Crossing Twitter with gigantic cultural events can always be counted on to bring out the worst in the already bad. Two Super Bowl tweets were particularly vile. First there was former FEMA director Michael Brown cracking a joke about fights in the Superdome, which just happened to be the site of his monstrous Hurricane Katrina failure — a joke that requires both hubris and idiocy. Second was Todd Kincannon, former head of the South Carolina GOP, joking that the Super Bowl ''sucks more dick than adult Trayvon Martin would have for drug money'' — a joke that requires racism and idiocy.
Lesson one, racists have an awful sense of humor. Lesson two, even in 2013 with no rational reason, some people are going to remain racist jackholes.
I don't believe that as a country we are more vile today than we were in the past. It's impossible to look back on American history as some sort of bucolic existence that's only recently begun a slide into vituperation, although that doesn't stop tea party revisionists from trying. Politics and culture wars have never been pretty. But I do think that, as our culture and government continue to progress on race and LGBT issues, the few remaining restraints of decorum on those who oppose it will continue to fall away.
Being LGBT people, we're fairly used to being targeted by the vile. Most of us would instantly think of the Westboro Baptist Church with their children holding ''God Hates Fags'' signs. Personally, I think of them more as small-''e'' evil, a convenient anagram. Westboro's vileness comes straight out of its insanity. Given that their decades of protests have garnered far more sympathy for LGBT people than they have stoked hatred, you have to assume they're crazy.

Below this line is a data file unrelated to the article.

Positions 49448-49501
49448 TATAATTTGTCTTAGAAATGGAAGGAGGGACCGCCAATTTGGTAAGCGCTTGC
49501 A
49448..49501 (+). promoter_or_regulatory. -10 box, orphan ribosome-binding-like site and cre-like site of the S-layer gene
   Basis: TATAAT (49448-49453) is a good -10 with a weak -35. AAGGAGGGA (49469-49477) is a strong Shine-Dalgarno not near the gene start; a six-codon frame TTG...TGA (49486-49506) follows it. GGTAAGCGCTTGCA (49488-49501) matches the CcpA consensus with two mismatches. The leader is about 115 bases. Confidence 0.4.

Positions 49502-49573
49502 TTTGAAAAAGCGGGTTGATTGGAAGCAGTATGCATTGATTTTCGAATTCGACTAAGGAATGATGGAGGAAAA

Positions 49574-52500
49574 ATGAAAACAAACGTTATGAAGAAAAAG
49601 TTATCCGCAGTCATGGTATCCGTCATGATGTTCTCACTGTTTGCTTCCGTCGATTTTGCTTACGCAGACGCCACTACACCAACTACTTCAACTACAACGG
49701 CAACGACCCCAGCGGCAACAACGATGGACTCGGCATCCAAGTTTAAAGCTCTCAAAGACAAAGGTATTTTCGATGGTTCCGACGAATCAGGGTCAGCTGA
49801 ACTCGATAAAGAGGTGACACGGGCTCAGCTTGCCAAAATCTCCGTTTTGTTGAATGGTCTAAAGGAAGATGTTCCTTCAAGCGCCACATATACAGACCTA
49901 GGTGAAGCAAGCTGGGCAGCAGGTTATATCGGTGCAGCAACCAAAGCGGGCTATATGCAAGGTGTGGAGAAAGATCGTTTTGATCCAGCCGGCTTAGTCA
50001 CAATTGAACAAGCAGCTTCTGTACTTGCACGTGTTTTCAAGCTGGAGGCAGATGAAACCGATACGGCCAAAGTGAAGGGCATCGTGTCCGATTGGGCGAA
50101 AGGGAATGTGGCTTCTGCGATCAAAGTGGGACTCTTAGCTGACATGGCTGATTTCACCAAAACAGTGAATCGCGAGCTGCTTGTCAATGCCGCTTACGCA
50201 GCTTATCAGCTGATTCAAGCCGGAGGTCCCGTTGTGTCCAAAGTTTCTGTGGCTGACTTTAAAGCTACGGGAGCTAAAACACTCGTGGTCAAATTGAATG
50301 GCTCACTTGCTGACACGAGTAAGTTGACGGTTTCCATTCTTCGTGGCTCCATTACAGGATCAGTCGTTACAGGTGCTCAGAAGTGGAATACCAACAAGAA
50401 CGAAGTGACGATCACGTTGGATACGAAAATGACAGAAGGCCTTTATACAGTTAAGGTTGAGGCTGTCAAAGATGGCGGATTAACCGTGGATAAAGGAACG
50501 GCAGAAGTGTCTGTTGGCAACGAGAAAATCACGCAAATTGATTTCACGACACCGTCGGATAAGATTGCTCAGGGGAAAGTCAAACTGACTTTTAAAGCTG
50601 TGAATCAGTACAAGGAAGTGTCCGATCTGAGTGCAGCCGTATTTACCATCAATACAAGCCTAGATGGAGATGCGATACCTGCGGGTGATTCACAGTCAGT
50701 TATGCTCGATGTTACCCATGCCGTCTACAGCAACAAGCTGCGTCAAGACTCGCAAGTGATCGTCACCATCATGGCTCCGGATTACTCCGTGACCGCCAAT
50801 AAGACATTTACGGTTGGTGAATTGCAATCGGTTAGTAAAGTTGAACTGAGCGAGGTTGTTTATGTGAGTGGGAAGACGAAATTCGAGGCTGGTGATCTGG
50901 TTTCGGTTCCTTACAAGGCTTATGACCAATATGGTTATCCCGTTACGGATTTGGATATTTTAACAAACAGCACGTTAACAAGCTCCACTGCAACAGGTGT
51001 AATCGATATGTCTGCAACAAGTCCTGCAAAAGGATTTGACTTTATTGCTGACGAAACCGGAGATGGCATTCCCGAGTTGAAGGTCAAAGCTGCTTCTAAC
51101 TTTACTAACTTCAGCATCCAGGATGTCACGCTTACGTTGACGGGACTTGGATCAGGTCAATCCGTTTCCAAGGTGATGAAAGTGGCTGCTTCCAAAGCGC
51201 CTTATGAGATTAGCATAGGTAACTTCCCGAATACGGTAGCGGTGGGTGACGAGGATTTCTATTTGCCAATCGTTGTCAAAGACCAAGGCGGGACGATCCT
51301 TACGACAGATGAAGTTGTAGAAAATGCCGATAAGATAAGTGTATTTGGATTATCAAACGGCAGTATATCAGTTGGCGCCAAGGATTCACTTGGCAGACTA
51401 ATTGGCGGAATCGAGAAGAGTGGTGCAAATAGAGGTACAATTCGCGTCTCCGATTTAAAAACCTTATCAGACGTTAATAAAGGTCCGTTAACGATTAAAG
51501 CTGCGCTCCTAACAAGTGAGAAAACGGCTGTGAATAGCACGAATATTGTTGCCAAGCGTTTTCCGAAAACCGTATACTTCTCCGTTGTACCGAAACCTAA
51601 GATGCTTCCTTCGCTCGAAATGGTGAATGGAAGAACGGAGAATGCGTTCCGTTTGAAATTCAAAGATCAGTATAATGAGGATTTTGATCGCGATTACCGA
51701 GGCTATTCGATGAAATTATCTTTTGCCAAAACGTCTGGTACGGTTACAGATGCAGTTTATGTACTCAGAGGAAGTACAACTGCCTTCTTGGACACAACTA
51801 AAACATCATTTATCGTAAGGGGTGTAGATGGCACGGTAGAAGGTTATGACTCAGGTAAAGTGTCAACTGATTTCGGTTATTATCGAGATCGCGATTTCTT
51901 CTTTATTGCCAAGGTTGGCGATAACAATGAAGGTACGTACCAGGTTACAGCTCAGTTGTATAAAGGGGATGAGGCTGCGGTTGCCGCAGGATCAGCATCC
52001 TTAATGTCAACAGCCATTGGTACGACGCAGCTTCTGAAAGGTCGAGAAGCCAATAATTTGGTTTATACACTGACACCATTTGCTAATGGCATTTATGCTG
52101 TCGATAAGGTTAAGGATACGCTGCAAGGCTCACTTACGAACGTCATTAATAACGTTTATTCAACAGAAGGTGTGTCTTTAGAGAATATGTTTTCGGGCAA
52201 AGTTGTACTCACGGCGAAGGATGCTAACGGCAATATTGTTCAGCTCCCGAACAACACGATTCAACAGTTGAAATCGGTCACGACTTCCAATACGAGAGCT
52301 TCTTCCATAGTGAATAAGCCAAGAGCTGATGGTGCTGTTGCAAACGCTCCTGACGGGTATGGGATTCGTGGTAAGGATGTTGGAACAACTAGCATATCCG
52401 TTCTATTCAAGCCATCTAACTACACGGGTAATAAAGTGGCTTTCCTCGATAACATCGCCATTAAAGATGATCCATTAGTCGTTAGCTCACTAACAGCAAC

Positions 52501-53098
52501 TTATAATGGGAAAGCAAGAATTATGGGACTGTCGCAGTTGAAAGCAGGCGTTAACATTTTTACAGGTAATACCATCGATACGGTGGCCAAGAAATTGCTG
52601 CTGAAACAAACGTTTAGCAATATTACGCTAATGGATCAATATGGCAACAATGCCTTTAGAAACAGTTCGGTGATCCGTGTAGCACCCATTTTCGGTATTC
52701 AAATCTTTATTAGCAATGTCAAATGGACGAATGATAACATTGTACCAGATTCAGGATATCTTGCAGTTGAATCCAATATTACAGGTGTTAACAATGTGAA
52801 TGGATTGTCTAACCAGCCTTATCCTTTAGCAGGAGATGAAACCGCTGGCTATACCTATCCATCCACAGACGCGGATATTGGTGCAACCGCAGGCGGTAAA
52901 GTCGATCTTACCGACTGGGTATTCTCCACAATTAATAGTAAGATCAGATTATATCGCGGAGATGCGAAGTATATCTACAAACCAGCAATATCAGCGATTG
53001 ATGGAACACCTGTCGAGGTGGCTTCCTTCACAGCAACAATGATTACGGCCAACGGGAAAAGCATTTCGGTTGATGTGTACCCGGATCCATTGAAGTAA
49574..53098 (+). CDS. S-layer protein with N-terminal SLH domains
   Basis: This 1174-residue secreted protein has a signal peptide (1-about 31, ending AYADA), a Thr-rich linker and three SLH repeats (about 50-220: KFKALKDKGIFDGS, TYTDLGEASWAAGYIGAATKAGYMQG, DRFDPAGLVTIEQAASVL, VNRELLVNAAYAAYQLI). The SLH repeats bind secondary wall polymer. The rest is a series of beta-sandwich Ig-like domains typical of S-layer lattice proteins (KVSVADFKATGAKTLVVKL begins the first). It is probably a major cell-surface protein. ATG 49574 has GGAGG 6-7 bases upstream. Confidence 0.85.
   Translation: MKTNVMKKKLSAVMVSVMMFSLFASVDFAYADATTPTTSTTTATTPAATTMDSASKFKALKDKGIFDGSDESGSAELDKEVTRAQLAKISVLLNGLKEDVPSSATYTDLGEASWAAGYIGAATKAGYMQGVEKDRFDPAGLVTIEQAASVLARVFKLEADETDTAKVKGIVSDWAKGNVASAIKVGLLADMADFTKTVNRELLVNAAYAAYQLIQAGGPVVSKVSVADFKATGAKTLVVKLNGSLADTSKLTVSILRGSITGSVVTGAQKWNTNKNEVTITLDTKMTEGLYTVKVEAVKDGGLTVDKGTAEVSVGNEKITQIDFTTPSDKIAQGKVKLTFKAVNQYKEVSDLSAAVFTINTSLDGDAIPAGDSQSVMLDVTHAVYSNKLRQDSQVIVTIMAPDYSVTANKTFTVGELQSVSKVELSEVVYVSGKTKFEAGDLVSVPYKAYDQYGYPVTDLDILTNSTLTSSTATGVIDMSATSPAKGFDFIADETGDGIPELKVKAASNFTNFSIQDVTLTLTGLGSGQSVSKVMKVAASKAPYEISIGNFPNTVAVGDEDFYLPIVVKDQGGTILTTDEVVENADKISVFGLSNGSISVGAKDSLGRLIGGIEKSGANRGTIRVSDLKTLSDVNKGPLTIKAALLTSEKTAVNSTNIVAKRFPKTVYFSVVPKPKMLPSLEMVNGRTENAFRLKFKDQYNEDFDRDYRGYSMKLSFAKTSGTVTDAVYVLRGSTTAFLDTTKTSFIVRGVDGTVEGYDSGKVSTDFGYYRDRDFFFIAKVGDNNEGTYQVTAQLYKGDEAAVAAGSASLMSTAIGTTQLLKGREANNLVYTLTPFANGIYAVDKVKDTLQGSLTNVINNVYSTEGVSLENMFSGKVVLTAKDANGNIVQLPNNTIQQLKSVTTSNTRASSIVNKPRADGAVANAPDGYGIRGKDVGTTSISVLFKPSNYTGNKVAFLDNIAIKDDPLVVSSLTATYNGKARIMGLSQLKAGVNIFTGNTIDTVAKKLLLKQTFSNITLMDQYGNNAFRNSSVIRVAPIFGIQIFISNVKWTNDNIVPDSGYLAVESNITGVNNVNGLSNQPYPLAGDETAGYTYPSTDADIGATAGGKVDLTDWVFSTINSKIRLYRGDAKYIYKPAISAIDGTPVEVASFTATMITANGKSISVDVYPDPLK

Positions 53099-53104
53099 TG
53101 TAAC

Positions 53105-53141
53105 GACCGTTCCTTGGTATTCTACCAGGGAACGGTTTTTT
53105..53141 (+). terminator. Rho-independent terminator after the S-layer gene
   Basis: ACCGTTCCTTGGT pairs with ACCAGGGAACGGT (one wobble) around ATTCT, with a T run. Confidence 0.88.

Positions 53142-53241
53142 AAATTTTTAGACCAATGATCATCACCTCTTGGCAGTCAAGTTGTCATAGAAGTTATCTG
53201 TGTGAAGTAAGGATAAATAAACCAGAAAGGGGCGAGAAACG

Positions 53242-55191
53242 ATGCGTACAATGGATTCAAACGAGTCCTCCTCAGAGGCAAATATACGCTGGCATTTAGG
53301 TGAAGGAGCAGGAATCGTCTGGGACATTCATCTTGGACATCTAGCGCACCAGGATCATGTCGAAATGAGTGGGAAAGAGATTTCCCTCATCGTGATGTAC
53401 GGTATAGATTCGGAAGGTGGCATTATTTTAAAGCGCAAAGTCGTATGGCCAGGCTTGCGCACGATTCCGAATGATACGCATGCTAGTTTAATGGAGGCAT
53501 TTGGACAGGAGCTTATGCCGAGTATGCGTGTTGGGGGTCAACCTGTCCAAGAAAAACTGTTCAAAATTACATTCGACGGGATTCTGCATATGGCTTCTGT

Further along the scale, you have the ex-gay movement of damaged people who make their careers trying to spread their damage to others. Are they vile? Yes. Dangerous? Definitely. But for me they inspire as much sadness as anger, watching people so filled with self-loathing that they would rip their own souls from their bodies.
Speaking of the soulless, we have people like Brian Brown of the National Organization for Marriage, so determined that his conception of religion is the ultimate truth and so fearful of married homosexuals that he would rewrite the Constitution as a Vatican document. Being human, some of us will always ignore the lessons of religious history; doing so willfully is particularly vile.
Then we have people like Lindsey Graham, the Senate's least eligible bachelor from that previously mentioned South Carolinian Republican Party. We all have these guys in our home towns, who whether they're gay or not internalize the hatred and turn it back out on others, something rather more harmful when it's happening in Congress. It's vile, to be sure, but it also calls for a small amount of pity.
While there's no upper limit on vileness in D.C., one person does seem to be trying to hit it. That would be Sen. John McCain (R-Ariz.), who just a few years ago was being touted by my gay Republican friends as a reasonable man who would be open to working with us. Instead, we have a man who has built his brand the past 15 years by pretending to be honorable, yet acting the opposite. We have a senator whose only motivating factor appears to be petty revenge for losing a White House that he proves daily he didn't deserve. We have a politician who would happily scuttle the immigration reform he's championed in order to keep LGBT people as second-class citizens.
For McCain, there is no closet, no inner hatred that might elicit some sympathy or understanding. There is simply his own self-regard and aggrandizement. That's what makes him truly vile.
Sean Bugg is the co-publisher of Metro Weekly. He can be reached at sbugg@MetroWeekly.com. Follow him on Twitter @seanbugg.